or, The Hitchhiker’s Guide to Fear and Loathing at a Public Library Reference Desk



Reference Question of the Week – 2/1/15

   February 7th, 2015

3.5 inch driveA patron came up to the desk this week with a 3-1/2" disk, asking for a computer that can read it.

I had to stop and think - I was pretty sure we had a computer somewhere in the building that still had an a: drive, but wasn't positive. I told him I would walk around and check, but then we got into about a ten minute discussion about different storage options - USB flash drives, CD, DVD, SD cards, etc. He seemed really interested in the pros and cons of each, so I told him as much as I knew. He just wanted to store and carry regular files, as far as I could tell, so I was surprised when he decided by the end of the conversation that a micro SD card was his best option. I mean, I'm sure it would work, but I don't associate those and all with handy access to your resume and stuff. Huh.

Anyway, eventually I went on my quest for a computer with a 3-1/2" drive. I looked everywhere, checking every PC in the building - even digging through old donated laptops - but I couldn't find an a: drive anywhere. Nor could I find an external drive that I thought we purchased just for this situation (although I did find some external CD drives).

I felt bad that I let the patron down, but even worse that it was at that moment that I realized that this format really is dead - at least, it's dead to my library.




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11 Responses to “Reference Question of the Week – 2/1/15”

  1. Michael Sauers Says:

    Maybe the library could find the $30 or so to get a USB 3.5″ drive for when the need arises.

  2. Brian Herzog Says:

    @Michael: I agree – and honestly, I thought we had. We still offer other long-tail technology (fax, typewriter, VHS – even pencils!), so there’s no reason not to include this as well. And ideally as a cataloged item so it’ll be findable in the catalog.

  3. Chris Says:

    But then think about it seriously… How much data can you really store these days in 1.44 MB?

  4. Denise Says:

    What I find interesting is that many of the save icons (Microsoft Office for example) are the 3.5″ floppy. Many people don’t realize why the icon looks like this, having never seen one in person.

  5. Wendy Says:

    We have a portable USB 3.5″ drive that we sometimes still use to access old documents past librarians/admins stored on the old 3.5″ disks… Not often but it does happen occasionally… haven’t seen a 5.25″ floppy in eons though – that is dead technology 🙂

  6. The Librarian With No Name Says:

    @Denise

    That’s a fascinating point. I’m going to poll some of my younger library aides and see if they can all identify the icon.

    And now that you mention it, the print icon in our library software is clearly a dot matrix printer with the printed page coming out of the top. Interesting.

  7. Peggy O'Kane Says:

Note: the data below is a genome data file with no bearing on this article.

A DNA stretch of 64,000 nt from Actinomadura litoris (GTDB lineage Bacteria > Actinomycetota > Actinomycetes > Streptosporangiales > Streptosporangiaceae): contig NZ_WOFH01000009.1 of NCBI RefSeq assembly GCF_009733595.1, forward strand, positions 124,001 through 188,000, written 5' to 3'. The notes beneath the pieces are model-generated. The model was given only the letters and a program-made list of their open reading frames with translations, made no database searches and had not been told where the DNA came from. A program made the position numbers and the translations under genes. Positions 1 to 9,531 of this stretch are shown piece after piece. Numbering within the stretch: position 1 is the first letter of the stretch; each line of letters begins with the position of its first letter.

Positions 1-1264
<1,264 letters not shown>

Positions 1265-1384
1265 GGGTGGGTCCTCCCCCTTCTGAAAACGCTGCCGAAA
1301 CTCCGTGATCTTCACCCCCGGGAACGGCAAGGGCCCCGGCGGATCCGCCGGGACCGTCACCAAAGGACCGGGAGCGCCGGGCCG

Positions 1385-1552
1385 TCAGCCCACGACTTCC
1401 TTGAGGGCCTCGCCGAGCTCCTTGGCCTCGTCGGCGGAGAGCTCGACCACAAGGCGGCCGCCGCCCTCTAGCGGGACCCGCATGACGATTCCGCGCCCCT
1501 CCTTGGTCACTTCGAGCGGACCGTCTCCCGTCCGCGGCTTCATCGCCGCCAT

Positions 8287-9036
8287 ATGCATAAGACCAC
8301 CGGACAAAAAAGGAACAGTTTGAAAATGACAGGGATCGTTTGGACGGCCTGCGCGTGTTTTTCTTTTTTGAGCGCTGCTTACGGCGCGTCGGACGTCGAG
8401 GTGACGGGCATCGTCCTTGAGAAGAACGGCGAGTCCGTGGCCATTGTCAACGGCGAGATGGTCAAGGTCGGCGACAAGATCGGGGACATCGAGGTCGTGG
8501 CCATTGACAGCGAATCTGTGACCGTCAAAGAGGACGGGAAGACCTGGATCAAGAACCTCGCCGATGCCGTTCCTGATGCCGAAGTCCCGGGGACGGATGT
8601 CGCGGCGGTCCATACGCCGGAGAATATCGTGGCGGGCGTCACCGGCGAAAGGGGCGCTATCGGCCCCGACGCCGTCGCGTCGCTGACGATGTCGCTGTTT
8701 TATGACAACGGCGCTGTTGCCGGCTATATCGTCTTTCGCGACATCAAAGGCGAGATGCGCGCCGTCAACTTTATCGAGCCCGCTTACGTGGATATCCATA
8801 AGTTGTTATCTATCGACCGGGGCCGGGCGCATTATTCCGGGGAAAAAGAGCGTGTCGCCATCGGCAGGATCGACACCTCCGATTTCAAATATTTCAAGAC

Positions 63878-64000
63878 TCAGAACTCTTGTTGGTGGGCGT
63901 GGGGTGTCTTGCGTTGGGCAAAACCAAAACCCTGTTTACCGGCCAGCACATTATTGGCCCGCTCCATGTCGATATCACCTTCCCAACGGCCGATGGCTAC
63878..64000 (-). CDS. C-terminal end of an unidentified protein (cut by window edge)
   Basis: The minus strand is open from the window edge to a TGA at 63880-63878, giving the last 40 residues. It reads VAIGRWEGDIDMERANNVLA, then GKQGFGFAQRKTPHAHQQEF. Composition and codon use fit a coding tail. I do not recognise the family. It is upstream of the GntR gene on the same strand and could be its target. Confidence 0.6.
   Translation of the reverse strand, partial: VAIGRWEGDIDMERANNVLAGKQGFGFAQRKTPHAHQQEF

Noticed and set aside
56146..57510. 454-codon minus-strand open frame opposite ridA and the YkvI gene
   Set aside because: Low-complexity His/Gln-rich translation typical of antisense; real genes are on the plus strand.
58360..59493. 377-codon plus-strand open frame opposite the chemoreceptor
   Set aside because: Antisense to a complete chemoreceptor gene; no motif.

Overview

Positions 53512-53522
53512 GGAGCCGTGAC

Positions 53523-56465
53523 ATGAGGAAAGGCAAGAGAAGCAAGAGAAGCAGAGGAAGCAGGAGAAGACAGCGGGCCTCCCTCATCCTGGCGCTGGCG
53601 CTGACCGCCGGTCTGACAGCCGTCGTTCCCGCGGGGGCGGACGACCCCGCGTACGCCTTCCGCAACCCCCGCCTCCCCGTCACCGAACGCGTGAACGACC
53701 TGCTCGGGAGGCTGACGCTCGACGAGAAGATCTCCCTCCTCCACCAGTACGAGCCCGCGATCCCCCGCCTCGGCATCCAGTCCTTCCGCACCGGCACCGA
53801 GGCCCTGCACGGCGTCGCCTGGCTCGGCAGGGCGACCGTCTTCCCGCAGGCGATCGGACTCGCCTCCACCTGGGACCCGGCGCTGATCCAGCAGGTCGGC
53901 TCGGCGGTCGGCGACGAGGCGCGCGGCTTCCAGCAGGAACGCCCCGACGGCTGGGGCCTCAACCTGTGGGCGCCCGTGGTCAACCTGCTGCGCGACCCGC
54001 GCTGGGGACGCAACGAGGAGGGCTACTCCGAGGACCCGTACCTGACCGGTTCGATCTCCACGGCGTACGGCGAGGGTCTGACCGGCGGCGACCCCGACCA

We call our maker space a Re-maker space because we emphasize converting old media to new. Our portable 3.5 drive is a big hit. We also have vhs/dvd lp/cd scanners of various sizes and formats. Next on the wish list is a reel to reel converter. (We have have a maker bot and the promise of a programmable robot.

  8. Brian Herzog Says:

    @Chris: yeah – like @Peggy and @Wendy said, I think it’s more useful as a bring-yourself-up-to-date conversion tool than something to use regularly.

    @Denise: I’ve been noticing this too – in fact, I’ve had a post in the works about this very phenomena!

    @Wendy: no, I’ve not seen a 5-1/4″ disk in my professional librarian career, but I’m sure someone is still using them (for some reason, NASA comes to mind).

    @The Librarian: I agree – arcane references like this always interest me. Like, “don’t touch that dial” and “dial a phone” and “did you get that on tape?”

    @Peggy: that is a great idea for a makerspace – I like the idea of recycling, and I think it’s a great focus all around.

  9. Jen McCormack Says:

    Even if you had a drive that could read that disc would your computers have the software to read it? I have to admit I’m really curious about what he saved on that disc and whether he ever found a way to retrieve it!

  10. Brian Herzog Says:

    @Jen: back when we still had 3.5″ drives (which couldn’t have been more than a couple years ago), it wasn’t a problem. Most people had either text, image, or Word files, which our public workstations could easily handle. When a patron had a Wordperfect or Lotus 1-2-3 or other file format we couldn’t support, I could always find an online converter website that converted it to a format we could work with. That process was never flawless, but patrons didn’t seem to mind reformatting their document if it meant all the content was recovered.

    The bigger problem we had was that we only had about a 50% success rate with the disks themselves. Most of the time the disks had been corrupted somehow, and couldn’t be read. There’s different techniques to restore corrupted disks, but that didn’t always work – and I’d tell patrons that that sort of thing was always a last-ditch effort anyway.

    So, if we could get to the files on the disks, usually we were okay. But the disks themselves, even library staff disks that had just been sitting in a desk drawer for who knows how long, we usually just not readable anymore.

  11. Matthew Says:

    The only thing that ever really bugged me about 3.5″ discs is that people called them ‘floppy’. The 5.25s were floppy, but 3.5s are not.